by currantdesignsllc | Feb 5, 2014 | Boundaries, Recovery, Relationships, Self-Help
I’m stealing a post from another therapist, Dr Henry Cloud. I’ve posted before about the importance of sharing our lives with other people. Well, here’s some scientific evidence of the positive effects of this from our friends, the monkeys. As I have walked the path of my daughter’s lung transplant, this need has become so apparent. I am more calm, in part because of the support system I have. This past week I was concerned about how she was doing. We have learned that one of her medication levels was too high which was a contributor to her nausea. No big problems, just little ones. It was a friend who helped me put my concerns in perspective which brought a calming effect. Left to myself, in isolation, I can percolate on problems and turn them into seemingly insurmountable obstacles. Ah, the gift of companions!
Dr. Cloud says, “One of my favorite studies was done years ago with monkeys, measuring the effects of relationships on cortisol levels in the brain. (Cortisol is a hormone associated with high levels of stress.) In this particular experiment, a monkey was put in a cage and exposed to a high level of psychological stress, including loud noises and flashing lights. They pretty much scared him to death.
When the monkey was totally terrified, the scientists took a baseline measure of stress hormone levels in the monkey’s brain as it was exposed to these stressors.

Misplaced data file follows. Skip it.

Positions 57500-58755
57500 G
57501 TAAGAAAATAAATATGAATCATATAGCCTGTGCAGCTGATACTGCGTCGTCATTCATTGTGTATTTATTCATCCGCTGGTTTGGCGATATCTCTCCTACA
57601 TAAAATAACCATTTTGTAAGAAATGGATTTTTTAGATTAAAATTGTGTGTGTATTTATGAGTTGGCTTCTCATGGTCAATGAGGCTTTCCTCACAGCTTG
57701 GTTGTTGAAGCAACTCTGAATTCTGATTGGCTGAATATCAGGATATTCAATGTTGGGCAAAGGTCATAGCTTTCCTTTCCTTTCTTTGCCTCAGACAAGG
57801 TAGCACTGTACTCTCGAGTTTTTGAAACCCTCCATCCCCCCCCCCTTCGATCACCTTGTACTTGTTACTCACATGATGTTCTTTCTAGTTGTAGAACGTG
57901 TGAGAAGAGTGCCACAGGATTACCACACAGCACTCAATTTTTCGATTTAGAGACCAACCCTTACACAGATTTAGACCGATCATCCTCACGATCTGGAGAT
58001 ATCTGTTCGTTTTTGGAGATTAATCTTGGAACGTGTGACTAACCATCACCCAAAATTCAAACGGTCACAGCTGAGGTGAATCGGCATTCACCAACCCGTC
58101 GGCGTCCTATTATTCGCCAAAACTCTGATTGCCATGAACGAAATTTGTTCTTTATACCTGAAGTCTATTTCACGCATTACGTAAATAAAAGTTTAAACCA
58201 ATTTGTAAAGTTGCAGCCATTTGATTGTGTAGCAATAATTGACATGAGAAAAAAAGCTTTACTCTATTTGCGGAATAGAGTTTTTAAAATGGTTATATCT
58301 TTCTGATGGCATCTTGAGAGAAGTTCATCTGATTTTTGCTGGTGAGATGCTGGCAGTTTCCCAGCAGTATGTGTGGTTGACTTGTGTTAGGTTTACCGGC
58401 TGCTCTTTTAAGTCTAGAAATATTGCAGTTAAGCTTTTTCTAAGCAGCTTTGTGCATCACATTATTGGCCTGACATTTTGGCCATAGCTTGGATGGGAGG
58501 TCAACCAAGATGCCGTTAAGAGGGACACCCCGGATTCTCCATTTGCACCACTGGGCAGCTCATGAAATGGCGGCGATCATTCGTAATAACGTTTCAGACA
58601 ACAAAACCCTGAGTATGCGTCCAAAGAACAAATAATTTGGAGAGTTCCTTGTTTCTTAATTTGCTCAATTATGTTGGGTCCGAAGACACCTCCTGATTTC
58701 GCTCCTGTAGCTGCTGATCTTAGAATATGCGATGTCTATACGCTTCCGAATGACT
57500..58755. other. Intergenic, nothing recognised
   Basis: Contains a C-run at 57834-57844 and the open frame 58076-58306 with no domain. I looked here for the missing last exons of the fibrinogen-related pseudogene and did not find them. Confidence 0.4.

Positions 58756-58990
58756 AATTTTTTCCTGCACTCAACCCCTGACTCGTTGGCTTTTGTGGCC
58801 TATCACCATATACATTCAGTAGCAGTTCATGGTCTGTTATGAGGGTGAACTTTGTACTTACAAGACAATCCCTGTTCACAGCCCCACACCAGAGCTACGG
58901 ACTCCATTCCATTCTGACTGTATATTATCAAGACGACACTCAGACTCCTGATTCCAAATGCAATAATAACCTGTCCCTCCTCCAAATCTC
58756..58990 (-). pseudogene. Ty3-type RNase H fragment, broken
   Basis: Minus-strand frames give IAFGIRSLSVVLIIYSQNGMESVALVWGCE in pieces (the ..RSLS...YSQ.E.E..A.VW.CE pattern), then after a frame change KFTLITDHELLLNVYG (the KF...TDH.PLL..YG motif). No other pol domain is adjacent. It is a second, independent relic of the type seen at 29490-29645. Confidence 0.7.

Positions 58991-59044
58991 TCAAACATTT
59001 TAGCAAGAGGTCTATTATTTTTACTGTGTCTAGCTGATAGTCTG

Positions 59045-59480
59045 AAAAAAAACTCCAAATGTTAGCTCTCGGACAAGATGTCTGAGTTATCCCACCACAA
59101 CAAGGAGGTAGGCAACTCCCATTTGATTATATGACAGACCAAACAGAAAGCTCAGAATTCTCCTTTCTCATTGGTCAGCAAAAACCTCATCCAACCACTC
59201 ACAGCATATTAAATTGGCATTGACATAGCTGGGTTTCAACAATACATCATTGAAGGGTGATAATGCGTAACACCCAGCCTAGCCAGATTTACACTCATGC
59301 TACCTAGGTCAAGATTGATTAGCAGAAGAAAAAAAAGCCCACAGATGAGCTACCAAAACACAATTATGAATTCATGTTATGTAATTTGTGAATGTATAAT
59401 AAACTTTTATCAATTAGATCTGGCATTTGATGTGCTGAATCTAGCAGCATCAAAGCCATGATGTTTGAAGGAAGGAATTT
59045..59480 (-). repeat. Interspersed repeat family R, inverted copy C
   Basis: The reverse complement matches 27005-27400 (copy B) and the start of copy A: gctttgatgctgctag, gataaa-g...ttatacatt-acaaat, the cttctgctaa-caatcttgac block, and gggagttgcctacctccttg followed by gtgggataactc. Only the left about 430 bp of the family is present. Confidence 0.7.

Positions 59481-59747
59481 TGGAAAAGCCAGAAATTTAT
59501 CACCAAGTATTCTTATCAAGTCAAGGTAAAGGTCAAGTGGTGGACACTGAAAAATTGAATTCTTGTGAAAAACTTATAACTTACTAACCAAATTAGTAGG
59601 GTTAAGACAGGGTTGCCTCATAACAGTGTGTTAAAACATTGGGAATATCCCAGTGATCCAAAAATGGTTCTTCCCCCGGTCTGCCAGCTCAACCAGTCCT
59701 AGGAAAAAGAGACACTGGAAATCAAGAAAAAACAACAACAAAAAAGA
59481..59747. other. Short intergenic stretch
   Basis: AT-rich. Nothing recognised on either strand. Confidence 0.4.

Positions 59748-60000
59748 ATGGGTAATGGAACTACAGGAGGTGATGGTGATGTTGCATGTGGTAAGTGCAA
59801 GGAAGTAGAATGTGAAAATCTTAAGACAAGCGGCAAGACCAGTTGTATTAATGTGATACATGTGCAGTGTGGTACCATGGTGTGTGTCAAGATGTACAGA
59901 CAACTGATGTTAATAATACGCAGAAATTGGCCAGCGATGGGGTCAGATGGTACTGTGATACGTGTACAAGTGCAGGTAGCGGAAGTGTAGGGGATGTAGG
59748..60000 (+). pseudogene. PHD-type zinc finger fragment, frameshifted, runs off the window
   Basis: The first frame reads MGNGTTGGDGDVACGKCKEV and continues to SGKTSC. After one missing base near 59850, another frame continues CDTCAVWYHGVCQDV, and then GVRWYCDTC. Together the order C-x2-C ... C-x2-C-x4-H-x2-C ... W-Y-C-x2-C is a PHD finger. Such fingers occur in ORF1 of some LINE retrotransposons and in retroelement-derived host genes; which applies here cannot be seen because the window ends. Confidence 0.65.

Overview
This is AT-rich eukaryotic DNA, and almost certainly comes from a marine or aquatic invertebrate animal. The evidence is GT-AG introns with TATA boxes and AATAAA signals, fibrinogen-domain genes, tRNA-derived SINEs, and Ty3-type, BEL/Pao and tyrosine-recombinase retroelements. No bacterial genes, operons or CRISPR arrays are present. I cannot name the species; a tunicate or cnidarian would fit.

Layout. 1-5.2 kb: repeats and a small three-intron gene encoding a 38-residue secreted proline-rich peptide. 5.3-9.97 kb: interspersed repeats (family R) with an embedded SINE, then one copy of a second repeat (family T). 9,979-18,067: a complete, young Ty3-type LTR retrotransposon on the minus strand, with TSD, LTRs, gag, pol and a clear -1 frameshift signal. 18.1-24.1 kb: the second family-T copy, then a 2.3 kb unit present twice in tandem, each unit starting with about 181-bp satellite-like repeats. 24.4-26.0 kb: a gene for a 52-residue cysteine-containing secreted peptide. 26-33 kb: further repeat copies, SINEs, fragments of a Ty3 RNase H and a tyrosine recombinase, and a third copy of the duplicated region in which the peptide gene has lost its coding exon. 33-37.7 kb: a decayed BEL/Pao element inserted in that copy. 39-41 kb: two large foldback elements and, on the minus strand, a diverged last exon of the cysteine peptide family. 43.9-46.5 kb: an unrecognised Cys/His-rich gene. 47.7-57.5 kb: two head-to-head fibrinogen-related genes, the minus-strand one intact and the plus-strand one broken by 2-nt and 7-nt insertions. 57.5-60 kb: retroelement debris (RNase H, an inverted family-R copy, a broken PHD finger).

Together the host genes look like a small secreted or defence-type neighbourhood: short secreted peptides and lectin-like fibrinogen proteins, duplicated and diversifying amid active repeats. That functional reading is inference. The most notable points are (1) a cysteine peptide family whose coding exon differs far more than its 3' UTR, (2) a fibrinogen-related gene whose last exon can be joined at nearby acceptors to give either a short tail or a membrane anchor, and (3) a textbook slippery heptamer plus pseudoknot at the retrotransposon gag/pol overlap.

Next, the researchers introduced one change into the experiment: they opened the door and put a buddy, another monkey, into the cage. That was it. They exposed the monkeys to the same loud noises and flashing lights, and then took another measure of stress hormones. The Result? The level of stress hormones in the brain had dropped in half. The lone monkey was only half as good at handling stress as the pair was together.
So my question for you guys… who’s your monkey?!”
I got a kick out of one person’s comment to this. She said there are certain monkeys she has to remove from her cage. They don’t help her at all. She is choosy about the monkeys she lets in. Good advice for all of us!
by currantdesignsllc | Apr 17, 2013 | Boundaries, Relationships, Self-Help
We’ve been pondering needs for a few weeks now. We’ve looked at what needs are as well as the value of knowing who you are in determining your own needs. Now we have arrived at the conclusion: the art of communicating your needs in a way that increases the likelihood of getting your needs met. There are no guarantees this will happen. The reality is we can do everything right and still end up with an unmet need. There are ways we can communicate our needs that will pretty much guarantee the need will not get met. Speaking your need at a time when the listener is otherwise occupied, exhausted, or unavailable as well as bombarding the potential “need meeter” with eight different requests all at once will not result in a met need.